Sunday, May 29, 2016

On the Wing


As promised, here's the second scarf from the grape silk warp. I think you can see now why I separated their debut's! Its dramatically different from the first scarf  (in the previous post). Definitely fraternal twins with a common warp, but the similarity ends there.


I had a hard time deciding whether I liked either scarf as I wove them as for a time I could catch glimpses of both and it really confused the eye.  I was committed to the weft colours and so soldiered on.


The change happened once they came off the loom and cut apart. I left one on my work table and set the other scarf down elsewhere to wait its turn for fringe twisting.  One scarf by itself was stunning.... as was the other.  But close together?   Not so much!


So here we have 20/2 bombyx silk which has been hand dyed a grapey purple and I purchased it from Jane Stafford Textiles earlier this year. The sett is 28 epi but I now feel 24 epi would be better next time round.   This weft is 8/2 tencel from Webs called deep teal.


This picture shows the overall length before any twirls around the neck.  It was woven to approx seventy four / five inches and it wet finished out to seventy two plus fine fringe.  The width is six and a half inches. 


The is a natural shine or sheen to both fibres and together they just glow! They go that bit further and create an iridescent  effect like on a butterfly's wing. Both colours have similar depth of shade or intensity of colour.  A good pressing encourages the sheen and maximum refection.   Its magic!



Another warp went on straight away and is progressing nicely.  Yet another old classic, by request, to be revealed next post.   

We have had some special house guests for the past four or five days and had a wonderful time with them.  My daughter and her husband came from Colorado  and fly home out of Vancouver tomorrow.  


.....and then stopped and admired the gentle giants in Cathedral Grove.
There's a tree there that 20 people can stand and hold hands around the base. Its 1000 years old.  It was 300 years old when Columbus came to the New World in 1492.  Its a very humbling experience to stand among the trees and survey all the huge tree trunks surrounded by five- 6 foot giant ferns on the forest floor. The trees are so tall you can't view the entire tree if you look up.   Here's a brief video:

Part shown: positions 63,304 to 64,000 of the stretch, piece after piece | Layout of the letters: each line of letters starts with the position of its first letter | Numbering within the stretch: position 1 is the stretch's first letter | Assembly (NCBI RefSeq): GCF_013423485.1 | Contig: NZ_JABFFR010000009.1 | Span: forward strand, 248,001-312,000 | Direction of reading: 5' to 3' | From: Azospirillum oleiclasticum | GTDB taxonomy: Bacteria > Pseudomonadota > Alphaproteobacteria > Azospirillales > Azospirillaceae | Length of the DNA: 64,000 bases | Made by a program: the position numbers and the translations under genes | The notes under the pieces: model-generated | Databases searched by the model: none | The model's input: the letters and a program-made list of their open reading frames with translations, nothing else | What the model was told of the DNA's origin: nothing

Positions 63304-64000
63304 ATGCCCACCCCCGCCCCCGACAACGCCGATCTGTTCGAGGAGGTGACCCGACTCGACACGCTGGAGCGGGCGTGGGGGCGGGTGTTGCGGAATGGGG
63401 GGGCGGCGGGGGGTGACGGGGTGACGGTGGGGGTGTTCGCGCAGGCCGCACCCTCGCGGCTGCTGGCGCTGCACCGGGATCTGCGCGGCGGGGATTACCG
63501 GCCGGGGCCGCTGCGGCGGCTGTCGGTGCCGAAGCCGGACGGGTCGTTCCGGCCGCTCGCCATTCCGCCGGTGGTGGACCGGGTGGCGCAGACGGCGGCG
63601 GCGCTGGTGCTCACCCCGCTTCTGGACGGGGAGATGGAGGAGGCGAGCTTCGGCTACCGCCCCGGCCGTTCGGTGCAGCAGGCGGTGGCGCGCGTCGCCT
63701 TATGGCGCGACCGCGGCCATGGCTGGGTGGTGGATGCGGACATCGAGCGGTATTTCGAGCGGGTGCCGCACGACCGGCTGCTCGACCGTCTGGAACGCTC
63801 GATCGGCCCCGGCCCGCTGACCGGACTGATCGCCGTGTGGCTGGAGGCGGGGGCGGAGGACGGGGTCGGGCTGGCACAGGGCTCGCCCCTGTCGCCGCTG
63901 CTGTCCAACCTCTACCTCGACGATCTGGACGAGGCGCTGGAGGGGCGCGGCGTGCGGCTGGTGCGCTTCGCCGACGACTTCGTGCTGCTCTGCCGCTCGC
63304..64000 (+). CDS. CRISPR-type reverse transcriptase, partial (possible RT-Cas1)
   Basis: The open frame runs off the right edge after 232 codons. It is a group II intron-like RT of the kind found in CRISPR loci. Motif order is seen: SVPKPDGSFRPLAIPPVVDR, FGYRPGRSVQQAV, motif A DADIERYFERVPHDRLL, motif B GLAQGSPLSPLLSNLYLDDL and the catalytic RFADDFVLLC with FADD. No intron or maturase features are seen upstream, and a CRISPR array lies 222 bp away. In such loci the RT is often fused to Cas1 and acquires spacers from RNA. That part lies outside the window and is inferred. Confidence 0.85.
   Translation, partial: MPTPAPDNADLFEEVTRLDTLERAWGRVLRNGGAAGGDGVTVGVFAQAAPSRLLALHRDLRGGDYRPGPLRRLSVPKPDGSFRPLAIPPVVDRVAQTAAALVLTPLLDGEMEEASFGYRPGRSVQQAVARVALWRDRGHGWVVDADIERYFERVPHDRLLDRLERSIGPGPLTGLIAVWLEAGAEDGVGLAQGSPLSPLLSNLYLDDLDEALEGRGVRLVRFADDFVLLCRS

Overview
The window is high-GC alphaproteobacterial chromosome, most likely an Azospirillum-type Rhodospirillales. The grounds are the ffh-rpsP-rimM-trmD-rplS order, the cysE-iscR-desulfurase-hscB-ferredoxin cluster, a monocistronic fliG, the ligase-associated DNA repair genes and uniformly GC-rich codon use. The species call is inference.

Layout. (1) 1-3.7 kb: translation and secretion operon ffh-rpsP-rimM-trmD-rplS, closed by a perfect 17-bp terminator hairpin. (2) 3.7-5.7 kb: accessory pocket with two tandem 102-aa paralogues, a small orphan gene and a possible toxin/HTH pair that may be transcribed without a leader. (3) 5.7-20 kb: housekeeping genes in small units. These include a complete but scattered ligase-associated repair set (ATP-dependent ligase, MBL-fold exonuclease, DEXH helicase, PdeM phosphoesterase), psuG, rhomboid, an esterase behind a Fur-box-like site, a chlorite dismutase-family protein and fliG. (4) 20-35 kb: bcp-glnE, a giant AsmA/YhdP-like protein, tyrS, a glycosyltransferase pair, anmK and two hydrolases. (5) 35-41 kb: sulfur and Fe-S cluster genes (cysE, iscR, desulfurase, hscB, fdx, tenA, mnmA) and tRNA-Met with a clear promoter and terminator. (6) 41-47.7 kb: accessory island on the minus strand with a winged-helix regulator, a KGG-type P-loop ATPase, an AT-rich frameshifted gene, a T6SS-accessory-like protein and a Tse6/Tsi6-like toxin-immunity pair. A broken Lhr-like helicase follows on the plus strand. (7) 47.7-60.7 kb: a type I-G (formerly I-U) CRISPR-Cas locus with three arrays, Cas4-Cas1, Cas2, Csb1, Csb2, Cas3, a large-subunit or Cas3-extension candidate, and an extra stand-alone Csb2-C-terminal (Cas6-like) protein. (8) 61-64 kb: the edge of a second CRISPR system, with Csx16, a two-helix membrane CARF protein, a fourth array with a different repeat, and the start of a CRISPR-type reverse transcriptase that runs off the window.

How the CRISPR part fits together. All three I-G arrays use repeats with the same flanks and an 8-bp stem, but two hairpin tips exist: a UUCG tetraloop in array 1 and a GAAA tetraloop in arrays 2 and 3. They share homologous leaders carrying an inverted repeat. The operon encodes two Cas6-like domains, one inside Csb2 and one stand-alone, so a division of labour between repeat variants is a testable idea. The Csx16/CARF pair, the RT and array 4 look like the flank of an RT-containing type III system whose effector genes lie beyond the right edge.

This is Colin, our son in law, and our daughter Carrie  along with Calli our Airedale, checking out the 1000 year old tree.  Colin is 6 foot 8 inches (no kidding!) for some perspective.... you can see where many people have climbed up on the fallen 'younger tree' and touched the old giant.



I'll leave you with some more wild wonders.... first, a tiny brown bat who has tucked himself into the crack of the garage door today.  We are very happy to see him and his friends on the property as they eat a ton of bugs!   White nose fungus has appeared to the south of us in Washington state, so hopefully this little fellow stays healthy.


Then this is the view from my kitchen window this morning as I was hand washing dishes:


Her boyfriend came along about five minutes behind her.... he has little 'prongs' started, still in velvet. 

4 comments:

Peg Cherre said...

Great photos - of weaving, bats, and deer. Thanks for sharing!

Barbara Mitchell said...

Beautiful scarf, Susan. It takes my breath away.

Cathi Twill said...

Hi Susan,
This is such a beautiful design! I wonder if you can answer a question. I'm trying a similar drall weave for the first time and am not happy about the selvedges. Is there a trick for threading the selvedge threads so that they get caught by the weft every shot? Or is a floating selvedge necessary?

Thanks so much!

Susan Harvey said...

Hi Cathi,
Sorry to take so long to post and get back to you, but I have been in the middle of a house move. Floating selvedges aren't needed on any project where there is a plain weave edge. Twills may not catch every time so they are helpful. Thread through the reed (but no heddle) into one dent just on the other side of the warp and hang the excess over the back beam. I use weighted 35 mm film canisters.

To use them effectively, get into the routine of entering the shuttle *over* the floating selvedge and having it scoot *under* on the opposite side of the shed, and repeat....

Hope this helps!